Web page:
It's tempting just to stab it with a knife. Wound it. See how it bleeds. What is the colour of the blood? What is its taste?

We all should have a can like this. Let it rust. Let the rims turn rough and brown. Lift it up and shake it if you want. Shake its sweetness or its bitterness. Agitate the juicy heaviness within. The gravy heaviness. The brine, the soup, the oil, the sauce. The heaviness. The choice is wounding it with knives, or never touching it again.


"This is for the angel," Grandma used to say, tearing off a strip of dough for me to take into the yard. "Leave it somewhere he can see." Sometimes I left the strip on the street wall. Sometimes I draped it on the washing line. Sometimes I put it on the outside windowsill and hid behind the kitchen curtain beads to spot the angel in the yard.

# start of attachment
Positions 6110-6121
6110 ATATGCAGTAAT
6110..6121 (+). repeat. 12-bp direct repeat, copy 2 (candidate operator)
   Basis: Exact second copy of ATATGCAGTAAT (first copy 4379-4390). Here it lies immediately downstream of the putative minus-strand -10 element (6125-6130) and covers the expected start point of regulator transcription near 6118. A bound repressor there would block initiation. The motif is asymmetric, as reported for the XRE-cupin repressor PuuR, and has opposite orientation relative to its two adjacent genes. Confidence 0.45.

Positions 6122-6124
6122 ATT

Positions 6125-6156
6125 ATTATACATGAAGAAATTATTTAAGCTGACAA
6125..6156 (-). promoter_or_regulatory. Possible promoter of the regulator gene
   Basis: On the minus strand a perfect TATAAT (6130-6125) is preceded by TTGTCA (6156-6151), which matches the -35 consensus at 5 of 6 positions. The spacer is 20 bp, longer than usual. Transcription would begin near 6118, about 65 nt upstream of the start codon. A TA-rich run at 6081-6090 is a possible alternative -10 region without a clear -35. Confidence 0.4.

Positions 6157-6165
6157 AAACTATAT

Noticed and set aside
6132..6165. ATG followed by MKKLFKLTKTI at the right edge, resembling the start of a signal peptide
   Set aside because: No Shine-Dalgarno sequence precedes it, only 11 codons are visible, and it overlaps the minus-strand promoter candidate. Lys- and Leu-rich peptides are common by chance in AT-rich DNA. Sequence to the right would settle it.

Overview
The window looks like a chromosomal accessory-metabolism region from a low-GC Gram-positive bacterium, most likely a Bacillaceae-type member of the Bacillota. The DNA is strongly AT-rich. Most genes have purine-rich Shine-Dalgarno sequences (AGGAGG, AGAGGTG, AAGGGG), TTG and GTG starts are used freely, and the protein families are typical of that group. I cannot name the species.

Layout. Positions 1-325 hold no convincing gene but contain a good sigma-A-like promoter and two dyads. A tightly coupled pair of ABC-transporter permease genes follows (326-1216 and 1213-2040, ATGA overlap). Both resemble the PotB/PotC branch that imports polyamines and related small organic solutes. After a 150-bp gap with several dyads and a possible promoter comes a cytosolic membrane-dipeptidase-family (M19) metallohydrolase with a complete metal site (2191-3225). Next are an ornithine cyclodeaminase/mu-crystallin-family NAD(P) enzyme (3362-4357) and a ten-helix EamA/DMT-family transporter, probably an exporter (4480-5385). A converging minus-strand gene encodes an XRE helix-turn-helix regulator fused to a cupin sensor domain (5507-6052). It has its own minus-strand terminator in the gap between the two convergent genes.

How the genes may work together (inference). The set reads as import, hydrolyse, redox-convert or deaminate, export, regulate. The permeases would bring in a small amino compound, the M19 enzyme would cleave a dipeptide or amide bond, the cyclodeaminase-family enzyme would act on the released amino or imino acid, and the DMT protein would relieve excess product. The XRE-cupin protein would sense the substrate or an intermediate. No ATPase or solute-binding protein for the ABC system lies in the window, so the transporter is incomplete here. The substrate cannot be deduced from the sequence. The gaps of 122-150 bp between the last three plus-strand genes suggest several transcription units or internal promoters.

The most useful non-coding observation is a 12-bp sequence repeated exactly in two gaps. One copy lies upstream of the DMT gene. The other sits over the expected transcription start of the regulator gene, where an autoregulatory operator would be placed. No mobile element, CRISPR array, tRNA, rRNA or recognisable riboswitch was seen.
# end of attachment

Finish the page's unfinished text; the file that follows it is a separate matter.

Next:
Grandma said I wouldn't catch him eating the dough. "That's only greedy birds," she explained. "The angel comes to kiss it, that's all, otherwise my bread won't rise." And sure enough, I often saw the birds come down to peck at our strip of dough. And sure enough, my grandma's bread would nearly always rise. When it didn't she would say the birds had eaten the strip of dough before the angel had had a chance to prove it with his kisses.

But I never saw an angel on the windowsill. Not even once.

The thought of angels in the yard terrified my girls, and so when we made bread — in that same house, but thirty years along the line and Grandma long since gone to kiss the angels herself — I used to say, "To make good bread I need an angel in the kitchen. Who'll be the angel today and kiss the dough?" My girls would race to kiss the dough. I'll not forget the smudge of flour on their lips. Or how, when I had taken the scarred and toppling loaves of bread out of the oven, they'd demand a strip of hot crust to dip into the honey pot or wipe around the corners of the pate jar. This was their angel pay. This was their reward for kissing.